According to a 2006 UNAIDS/WHO AIDS Epidemic Update, there are approximately 39.5 million people living with HIV/AIDS throughout the world. Of those infected, 2.3 million are aged 15 or younger. Approximately 90% of children infected with HIV acquire the virus perinatally, meaning it is transmitted from a mother to her child during pregnancy, labor, delivery or through breastfeeding. According to the CDC, the prevalence of mother-to-child transmission of AIDS in the US has dropped significantly due to effective testing of pregnant women and treatment of those found to be infected; in resource poor settings, however, the testing and treatment of infected women is far less common. In 2005, the UNAIDS/WHO AIDS Epidemic Update found that only 9% of pregnant women in resource poor countries were offered any sort of prevention services, leading to a higher prevalence of pediatric HIV/AIDS infection in less developed countries. As the prevalence of women of childbearing age who are infected with HIV increases in resource poor settings, it can be expected that the number of babies infected from mother-to-child transmission will likewise increase.

Children infected with HIV/AIDS are confronted with an extremely high rate of illness and death. The World Health Organization has found that because of their unique metabolic and immunologic circumstances, HIV progresses rapidly in children, with an estimated one third of infants dying by the time they reach their first birthday and half dying by their second birthday. Although in most developed countries identification and treatment of HIV infected babies is quite successful, which allows those children to lead healthier and longer lives, the situation is quite different in resource poor countries where testing, much less treatment of infants and children is relatively unavailable. To begin with, testing may be unavailable to individuals in developing countries due to the distance, expense and impracticality of reaching those hospitals and clinics that provide testing. Even when testing is locally available, parents may be unwilling to test their babies for fear of stigma and prejudice associated with an HIV positive status. Furthermore, testing of infants in developing countries can require far more time than in developed countries. PCR tests are among the fastest and most effective ways to diagnose infants as they can be done within 48 hours of birth and results are available to the mother within 6 weeks of the completion of the test. PCR tests are rarely accessible and prohibitively expensive in resource poor settings where antibody tests are the norm. These antibody tests only begin to give accurate results 18 months after birth, and so babies in developing countries are oftentimes diagnosed far later than in developed countries, if they are diagnosed at all.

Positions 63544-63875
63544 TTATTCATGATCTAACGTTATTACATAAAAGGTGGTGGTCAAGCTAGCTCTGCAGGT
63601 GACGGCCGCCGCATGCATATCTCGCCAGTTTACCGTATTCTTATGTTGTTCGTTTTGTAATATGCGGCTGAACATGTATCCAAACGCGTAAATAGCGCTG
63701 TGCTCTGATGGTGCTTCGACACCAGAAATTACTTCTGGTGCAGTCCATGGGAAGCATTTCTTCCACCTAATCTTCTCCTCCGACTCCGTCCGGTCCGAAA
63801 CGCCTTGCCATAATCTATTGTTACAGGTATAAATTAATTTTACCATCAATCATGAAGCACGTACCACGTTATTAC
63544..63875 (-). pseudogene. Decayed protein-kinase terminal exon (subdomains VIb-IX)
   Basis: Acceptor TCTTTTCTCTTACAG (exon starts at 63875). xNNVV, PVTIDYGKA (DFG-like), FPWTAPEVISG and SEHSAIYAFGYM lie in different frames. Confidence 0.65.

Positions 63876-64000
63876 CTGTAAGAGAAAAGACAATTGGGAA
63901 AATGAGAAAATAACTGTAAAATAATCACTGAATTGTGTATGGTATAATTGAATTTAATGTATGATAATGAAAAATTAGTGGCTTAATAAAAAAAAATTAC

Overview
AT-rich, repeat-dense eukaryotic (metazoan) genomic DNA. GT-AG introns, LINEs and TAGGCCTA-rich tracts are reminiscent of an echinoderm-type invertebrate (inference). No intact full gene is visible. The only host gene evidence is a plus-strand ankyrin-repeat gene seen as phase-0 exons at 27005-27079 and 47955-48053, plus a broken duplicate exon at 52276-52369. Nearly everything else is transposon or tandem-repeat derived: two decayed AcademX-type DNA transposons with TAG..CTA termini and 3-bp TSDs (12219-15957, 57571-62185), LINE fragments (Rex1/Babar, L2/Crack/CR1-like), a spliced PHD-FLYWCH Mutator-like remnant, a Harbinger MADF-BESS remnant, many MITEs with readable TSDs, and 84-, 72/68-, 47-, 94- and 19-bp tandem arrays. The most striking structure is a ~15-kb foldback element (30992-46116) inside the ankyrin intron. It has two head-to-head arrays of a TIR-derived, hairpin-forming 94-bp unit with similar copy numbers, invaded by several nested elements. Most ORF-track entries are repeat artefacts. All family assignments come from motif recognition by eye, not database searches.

Aside from the difficulties in testing infants and children for HIV in resource poor settings, there continues to be a dearth of treatment for children found to be positive for the virus. Although both prophylaxis and HAART or highly active antiretroviral therapy can be extremely effective in treating HIV/AIDS and preventing opportunistic infections in children, the unique difficulties associated with treating children in resource poor settings mean that these therapies are widely underused. UNAIDS found in 2006 that “an estimated 380,000 children died of AIDS-related causes” and that, “the vast majority of these deaths could have been prevented either by treating opportunistic infections or providing HAART.” Similarly, a UNAIDS/WHO report found that nearly 90% of children who could benefit from ARV treatments are not currently receiving it. This lack of treatment can be attributed to several factors.

In many resource poor settings, antiretroviral treatment may simply be unavailable. Those countries where the HIV/AIDS burden is greatest such as in Sub-Saharan Africa are oftentimes the least able to provide treatment, and so a lack of resources oftentimes translates into a lack of prophylaxis and/or antiretrovirals. Prophylaxis has been found to be extremely effective in staving off opportunistic infections in HIV positive children and is useful in delaying the need for HAART in pediatric populations. Although prophylactic drugs are widely available and relatively cheap, a UNAIDS/WHO study has found that currently nearly 4 million children who could benefit from such treatment are not receiving it. This is probably the result of lack of available treatment sites and infrastructure in resource poor settings. This dearth of available treatment translates to ARVs as well as prophylactic treatments. Even in areas where adult ARV treatment is present, there is rarely a comparable pediatric treatment site. This is due to the fact that suitable pediatric drug formulations are oftentimes prohibitively expensive and impractical. Little research had been conducted in the area of pediatric dosages because in the developed world effective mother to child prevention had limited the need for pediatric ARVs. Because so few drugs are available in pediatric dosages, and those that are available tend to be far more expensive than those made for adults, most caregivers in resource poor settings are limited to providing either expensive and unpleasant tasting syrup formulas or cutting and crushing adult tablets to provide ARVs for their pediatric patients. Crushing the pills provides an inexact measure of the amount of medication that is administered. Since under dosage can result in resistance of the virus to the drugs, and over dosage can result in amplified side-effects, the lack of correct dosages inherent in using adult drugs for pediatric patients means this mode of drug administration is far from ideal.